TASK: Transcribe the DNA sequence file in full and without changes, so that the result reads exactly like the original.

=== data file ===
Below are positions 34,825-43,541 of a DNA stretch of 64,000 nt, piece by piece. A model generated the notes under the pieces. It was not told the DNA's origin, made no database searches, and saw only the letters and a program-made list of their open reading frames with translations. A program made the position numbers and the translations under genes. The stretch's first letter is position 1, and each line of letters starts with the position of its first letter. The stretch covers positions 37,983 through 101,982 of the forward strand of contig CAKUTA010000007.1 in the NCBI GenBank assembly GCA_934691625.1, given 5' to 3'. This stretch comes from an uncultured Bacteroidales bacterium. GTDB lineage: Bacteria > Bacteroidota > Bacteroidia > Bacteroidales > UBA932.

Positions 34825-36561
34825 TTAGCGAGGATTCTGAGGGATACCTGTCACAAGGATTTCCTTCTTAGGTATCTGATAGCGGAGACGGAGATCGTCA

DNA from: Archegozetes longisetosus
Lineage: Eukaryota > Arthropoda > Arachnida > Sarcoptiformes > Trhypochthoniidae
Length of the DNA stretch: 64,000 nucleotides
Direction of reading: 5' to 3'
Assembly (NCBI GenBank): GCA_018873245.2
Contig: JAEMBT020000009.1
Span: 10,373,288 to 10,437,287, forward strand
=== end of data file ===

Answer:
Below are positions 34,825-43,541 of a DNA stretch of 64,000 nt, piece by piece. A model generated the notes under the pieces. It was not told the DNA's origin, made no database searches, and saw only the letters and a program-made list of their open reading frames with translations. A program made the position numbers and the translations under genes. The stretch's first letter is position 1, and each line of letters starts with the position of its first letter. The stretch covers positions 37,983 through 101,982 of the forward strand of contig CAKUTA010000007.1 in the NCBI GenBank assembly GCA_934691625.1, given 5' to 3'. This stretch comes from an uncultured Bacteroidales bacterium. GTDB lineage: Bacteria > Bacteroidota > Bacteroidia > Bacteroidales > UBA932.

Positions 34825-36561
34825 TTAGCGAGGATTCTGAGGGATACCTGTCACAAGGATTTCCTTCTTAGGTATCTGATAGCGGAGACGGAGATCGTCA

DNA from: Archegozetes longisetosus
Lineage: Eukaryota > Arthropoda > Arachnida > Sarcoptiformes > Trhypochthoniidae
Length of the DNA stretch: 64,000 nucleotides
Direction of reading: 5' to 3'
Assembly (NCBI GenBank): GCA_018873245.2
Contig: JAEMBT020000009.1
Span: 10,373,288 to 10,437,287, forward strand